Butterfly effect

The most painful punishment is the one that is so ambiguous that it is unclear what it actually is, when it starts and where it ends. Although, technically, the sanctions imposed on Russia concern only a narrow group of companies and individuals, the ultimate effect will go far beyond the few who seem to have been targeted.

Against a background of general nervousness caused by the Kremlin's plans to bring back money that left the country, fears associated with the strange behaviour of western financial institutions intensify. The problem is not even that scrutiny of Russia-related transactions was increased and that many superfluous complications arose. The real problem is that the requirements are so blurred that they do not seem clear to the bankers themselves.

In the eyes of many Russians Vladimir Putin's words that Russian businesses abroad are not reckoned with and "can be fleeced like sheep" acquire fresh, unambiguous meaning.

Paradoxically, this situation, in the long run, is detrimental to the banks themselves. Although the establishment of European, primarily British, capital markets was created by a variety of important elements, a key factor was the separation of politics and business: the Soviet Union and the Arab countries were of the opinion that regardless of political confrontation with the West, primarily with the United States, European financial institutions would stay out of politics.

Today, however, it seems that Europe in the heat of geopolitical games has forgotten that money is about trust.

The first warning lights flashed in 2008 when the British government acting upon anti-terrorist legislation seized the assets of Landsbanki, a major Icelandic bank. It was astonishing to see not only how easily both Houses of the British Parliament approved Gordon Brown's actions, but also the amount involved, £4 billion. This sum, comparatively small for the British economy was still enough to make the politicians give up their principles.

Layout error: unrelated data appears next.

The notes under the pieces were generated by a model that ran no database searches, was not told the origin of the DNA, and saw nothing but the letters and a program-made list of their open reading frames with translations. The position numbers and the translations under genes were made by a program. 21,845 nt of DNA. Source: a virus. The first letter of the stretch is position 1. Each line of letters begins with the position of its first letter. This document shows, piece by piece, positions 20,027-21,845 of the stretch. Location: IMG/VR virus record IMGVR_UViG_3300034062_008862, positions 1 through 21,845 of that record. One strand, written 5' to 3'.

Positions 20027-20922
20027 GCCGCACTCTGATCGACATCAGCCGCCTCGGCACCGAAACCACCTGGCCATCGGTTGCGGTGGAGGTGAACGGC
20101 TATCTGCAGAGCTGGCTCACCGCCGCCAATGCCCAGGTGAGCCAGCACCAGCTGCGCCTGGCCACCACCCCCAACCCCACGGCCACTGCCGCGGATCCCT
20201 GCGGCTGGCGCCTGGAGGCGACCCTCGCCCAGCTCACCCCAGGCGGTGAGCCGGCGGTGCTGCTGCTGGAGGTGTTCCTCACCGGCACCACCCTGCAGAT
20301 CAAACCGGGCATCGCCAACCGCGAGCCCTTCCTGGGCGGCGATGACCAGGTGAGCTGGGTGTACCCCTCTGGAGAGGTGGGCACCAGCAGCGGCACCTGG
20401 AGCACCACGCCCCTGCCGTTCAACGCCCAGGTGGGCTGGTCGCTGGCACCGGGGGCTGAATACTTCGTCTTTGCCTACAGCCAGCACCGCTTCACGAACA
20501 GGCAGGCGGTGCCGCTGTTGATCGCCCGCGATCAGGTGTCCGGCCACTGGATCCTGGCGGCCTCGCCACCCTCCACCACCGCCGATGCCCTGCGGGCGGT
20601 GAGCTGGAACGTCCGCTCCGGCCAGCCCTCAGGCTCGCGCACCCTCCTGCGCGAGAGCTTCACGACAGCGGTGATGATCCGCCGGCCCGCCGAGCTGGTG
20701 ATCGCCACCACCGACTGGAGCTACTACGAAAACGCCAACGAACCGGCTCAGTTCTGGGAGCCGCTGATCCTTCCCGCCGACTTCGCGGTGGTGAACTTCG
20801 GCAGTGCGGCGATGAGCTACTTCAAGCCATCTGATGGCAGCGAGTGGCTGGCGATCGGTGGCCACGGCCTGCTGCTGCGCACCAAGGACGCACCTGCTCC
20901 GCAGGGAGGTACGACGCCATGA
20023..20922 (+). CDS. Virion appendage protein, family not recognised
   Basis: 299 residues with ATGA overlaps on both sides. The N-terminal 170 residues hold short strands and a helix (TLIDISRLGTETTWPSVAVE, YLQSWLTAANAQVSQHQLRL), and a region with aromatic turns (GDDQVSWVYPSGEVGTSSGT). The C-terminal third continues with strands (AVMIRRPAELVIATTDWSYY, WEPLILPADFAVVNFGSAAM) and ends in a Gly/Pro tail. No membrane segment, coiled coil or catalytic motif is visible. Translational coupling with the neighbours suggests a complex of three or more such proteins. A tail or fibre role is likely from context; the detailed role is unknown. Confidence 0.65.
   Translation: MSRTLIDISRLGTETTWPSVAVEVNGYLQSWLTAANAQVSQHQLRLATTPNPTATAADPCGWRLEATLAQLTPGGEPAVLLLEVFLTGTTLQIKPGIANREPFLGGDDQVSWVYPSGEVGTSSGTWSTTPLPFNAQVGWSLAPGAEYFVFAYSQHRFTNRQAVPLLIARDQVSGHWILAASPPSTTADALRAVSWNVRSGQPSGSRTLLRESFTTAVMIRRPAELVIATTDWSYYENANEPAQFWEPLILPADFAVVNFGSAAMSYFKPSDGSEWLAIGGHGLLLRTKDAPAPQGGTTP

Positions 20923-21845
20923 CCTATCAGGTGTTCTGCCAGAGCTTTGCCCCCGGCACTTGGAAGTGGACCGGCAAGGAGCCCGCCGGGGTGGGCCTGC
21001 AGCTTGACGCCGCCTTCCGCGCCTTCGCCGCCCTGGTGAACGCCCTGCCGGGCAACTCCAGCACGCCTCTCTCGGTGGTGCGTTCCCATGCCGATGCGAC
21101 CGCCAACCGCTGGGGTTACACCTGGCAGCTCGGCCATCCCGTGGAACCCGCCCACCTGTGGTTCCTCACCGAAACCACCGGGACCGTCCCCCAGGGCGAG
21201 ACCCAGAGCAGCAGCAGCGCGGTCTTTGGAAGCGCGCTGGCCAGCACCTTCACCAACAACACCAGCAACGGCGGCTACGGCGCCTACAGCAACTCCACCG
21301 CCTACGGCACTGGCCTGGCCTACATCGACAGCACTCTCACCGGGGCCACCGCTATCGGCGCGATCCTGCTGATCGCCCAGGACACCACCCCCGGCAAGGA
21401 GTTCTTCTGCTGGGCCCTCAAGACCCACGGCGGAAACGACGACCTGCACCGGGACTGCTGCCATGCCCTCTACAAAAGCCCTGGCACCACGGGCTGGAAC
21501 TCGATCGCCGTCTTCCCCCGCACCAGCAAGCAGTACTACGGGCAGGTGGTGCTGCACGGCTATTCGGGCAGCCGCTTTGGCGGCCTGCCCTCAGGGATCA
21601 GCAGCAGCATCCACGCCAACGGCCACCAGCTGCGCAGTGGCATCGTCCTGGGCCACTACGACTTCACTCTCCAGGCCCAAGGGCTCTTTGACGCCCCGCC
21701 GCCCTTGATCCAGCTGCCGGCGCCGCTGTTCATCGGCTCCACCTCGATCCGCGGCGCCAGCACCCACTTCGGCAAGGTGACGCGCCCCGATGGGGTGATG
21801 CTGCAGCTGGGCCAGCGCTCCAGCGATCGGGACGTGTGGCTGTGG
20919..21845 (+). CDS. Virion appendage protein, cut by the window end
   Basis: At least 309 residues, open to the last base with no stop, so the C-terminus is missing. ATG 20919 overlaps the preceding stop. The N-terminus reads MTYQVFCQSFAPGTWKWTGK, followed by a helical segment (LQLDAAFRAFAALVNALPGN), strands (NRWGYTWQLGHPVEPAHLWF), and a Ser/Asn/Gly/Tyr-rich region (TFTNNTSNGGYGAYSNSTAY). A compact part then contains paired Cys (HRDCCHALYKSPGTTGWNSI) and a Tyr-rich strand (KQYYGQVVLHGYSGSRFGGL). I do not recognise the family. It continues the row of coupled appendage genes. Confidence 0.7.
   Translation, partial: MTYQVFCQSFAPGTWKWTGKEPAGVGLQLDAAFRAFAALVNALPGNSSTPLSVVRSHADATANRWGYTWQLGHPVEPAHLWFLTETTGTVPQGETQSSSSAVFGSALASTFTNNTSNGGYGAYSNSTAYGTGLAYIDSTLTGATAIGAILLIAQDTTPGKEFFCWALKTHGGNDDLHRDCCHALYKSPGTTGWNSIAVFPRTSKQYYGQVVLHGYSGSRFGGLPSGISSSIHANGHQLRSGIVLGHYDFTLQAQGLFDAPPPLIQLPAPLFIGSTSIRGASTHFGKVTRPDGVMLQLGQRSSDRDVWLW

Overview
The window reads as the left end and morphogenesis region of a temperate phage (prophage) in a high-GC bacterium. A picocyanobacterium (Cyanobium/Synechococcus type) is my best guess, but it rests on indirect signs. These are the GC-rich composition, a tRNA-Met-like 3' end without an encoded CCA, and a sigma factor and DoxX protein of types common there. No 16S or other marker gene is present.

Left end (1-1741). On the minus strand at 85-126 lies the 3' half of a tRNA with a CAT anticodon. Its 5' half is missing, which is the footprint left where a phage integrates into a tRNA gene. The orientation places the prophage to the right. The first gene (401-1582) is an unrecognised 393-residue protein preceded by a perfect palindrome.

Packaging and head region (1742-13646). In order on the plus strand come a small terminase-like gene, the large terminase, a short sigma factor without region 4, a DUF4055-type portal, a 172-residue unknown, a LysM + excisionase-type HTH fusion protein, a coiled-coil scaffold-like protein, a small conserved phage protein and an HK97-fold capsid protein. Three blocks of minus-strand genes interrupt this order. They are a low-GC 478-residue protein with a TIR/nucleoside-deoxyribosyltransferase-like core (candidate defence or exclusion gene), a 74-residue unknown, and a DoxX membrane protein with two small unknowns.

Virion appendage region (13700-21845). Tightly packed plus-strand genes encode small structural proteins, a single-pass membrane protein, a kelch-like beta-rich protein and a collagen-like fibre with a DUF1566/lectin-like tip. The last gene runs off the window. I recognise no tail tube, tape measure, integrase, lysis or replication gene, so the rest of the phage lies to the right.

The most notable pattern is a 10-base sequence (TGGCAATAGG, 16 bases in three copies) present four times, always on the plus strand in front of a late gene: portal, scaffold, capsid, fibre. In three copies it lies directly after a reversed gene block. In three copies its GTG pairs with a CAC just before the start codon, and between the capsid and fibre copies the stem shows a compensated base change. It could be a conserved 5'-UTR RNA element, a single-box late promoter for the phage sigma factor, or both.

"The Haircut on deposits" that took place in Cyprus under pressure from the European Union was essentially the confiscation of depositors' money, an act bizarre in its unlawfulness since depositors are neither shareholders nor managers and cannot be responsible for the fate of insolvent banks.

The situation is complicated by the United States involvement. European banks are global and cannot ignore US requirements. Last year, the French BNP Paribas entered a deal with the US Department of Justice to pay $8.9 billion for violation of sanctions imposed by the US against Iran, Sudan and Cuba.

The penalties are so high that banks have to expand their compliance departments while cutting down units engaged in the actual business of banking. While lending departments shrink, the number of controllers is growing by leaps and bounds.

Now it can take 4-5 weeks to open a bank account by a company that has nothing to do with Russia: the bureaucratic pressure is harsh and banks, quite simply, cannot cope. And this bell tolls for the banking sector itself.